| CONTENTS | NEXT | OCTONION HOME | MATHEMATICAL IDEAS IN SCIENCE |

**Division Algebras,
Lie Algebras, Lie Groups and Spinors**

Some familiarity
with algebraic concepts is assumed, but as this material will stress

utility over rigor, there will be no theorems, axioms, corollaries or lemmas.
So, when

we say that A and B are elements of an algebra, we understand that they can
be

added (A + B), subtracted (A - B), and multiplied (AB), and in all cases the
result is

an element of the same set we started with. And if x is a real number, then
xA is

also an element of that set. Any generalizations of these ideas will occur as
needed.

Let **R** be
the algebra of real numbers, and **C** be the algebra of complex numbers.

**C** is 2-dimensional over the reals: each complex number z = x + iy has
a real part

and imaginary part (x and y are real numbers, so x is the real part of z, and
iy the

imaginary part).

In Lie group theory
the exponential function is extremely important. The exponential

of a real number is something one can easily determine by punching the number
into

a calculator and hitting the "e^{x}" button. The answer is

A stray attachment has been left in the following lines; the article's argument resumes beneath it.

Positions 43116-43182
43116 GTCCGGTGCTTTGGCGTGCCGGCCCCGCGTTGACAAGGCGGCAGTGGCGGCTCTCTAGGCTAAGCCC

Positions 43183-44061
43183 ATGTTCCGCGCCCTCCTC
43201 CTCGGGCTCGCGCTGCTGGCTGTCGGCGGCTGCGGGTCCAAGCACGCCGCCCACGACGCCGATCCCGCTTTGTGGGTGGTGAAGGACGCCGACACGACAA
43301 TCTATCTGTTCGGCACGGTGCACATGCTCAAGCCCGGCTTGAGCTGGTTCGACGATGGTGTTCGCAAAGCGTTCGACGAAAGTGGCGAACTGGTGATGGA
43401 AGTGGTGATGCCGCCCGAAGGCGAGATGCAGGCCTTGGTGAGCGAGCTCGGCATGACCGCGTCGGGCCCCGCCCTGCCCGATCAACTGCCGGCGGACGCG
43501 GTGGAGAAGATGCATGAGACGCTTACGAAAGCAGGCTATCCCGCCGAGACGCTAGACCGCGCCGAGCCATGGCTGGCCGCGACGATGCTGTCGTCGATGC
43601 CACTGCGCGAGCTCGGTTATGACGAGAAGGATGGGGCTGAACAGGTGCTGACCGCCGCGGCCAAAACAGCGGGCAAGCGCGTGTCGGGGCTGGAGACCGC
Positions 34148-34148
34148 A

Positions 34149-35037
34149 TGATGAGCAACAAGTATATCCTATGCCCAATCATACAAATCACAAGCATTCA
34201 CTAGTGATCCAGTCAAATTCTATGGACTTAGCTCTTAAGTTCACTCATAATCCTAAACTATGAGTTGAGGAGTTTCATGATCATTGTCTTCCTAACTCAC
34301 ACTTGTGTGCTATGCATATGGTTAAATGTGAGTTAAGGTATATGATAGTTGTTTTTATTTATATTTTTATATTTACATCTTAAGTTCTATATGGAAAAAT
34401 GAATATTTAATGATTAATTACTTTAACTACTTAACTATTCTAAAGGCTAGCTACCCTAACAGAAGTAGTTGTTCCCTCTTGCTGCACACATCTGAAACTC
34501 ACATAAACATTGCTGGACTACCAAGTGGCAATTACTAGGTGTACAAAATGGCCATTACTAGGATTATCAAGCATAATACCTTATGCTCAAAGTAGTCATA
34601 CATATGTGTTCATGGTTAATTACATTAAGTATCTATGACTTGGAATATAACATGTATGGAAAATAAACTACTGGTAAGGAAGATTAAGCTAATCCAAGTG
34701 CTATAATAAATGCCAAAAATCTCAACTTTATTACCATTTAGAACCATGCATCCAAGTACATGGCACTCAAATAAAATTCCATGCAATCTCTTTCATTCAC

a positive real number. But

a calculator figures out this answer by expanding the exponential function in
a

Taylor series - and infinite polynomial sum (the calculator uses enough of the
terms

of the infinite
sum to be as accurate as its screen allows). The Taylor expansion of

exp(A) = e^{A} is given below:

If A is a real
number, then the answer is a real number. But the righthand side of

this equation can be defined for many other kinds of algebraic objects. This

expression can be defined for any of the kinds of algebras we will deal with
here.

It uses algebraic addition, multiplication, and the multiplication by scalars
(real

numbers). Mathematicians worry about it being "well-defined", meaning
that there

is some unique algebraic answer to the infinite sum. We'll let them worry about

that: all of our exponentials will be well-defined.

| CONTENTS | NEXT | OCTONION HOME | MATHEMATICAL IDEAS IN SCIENCE |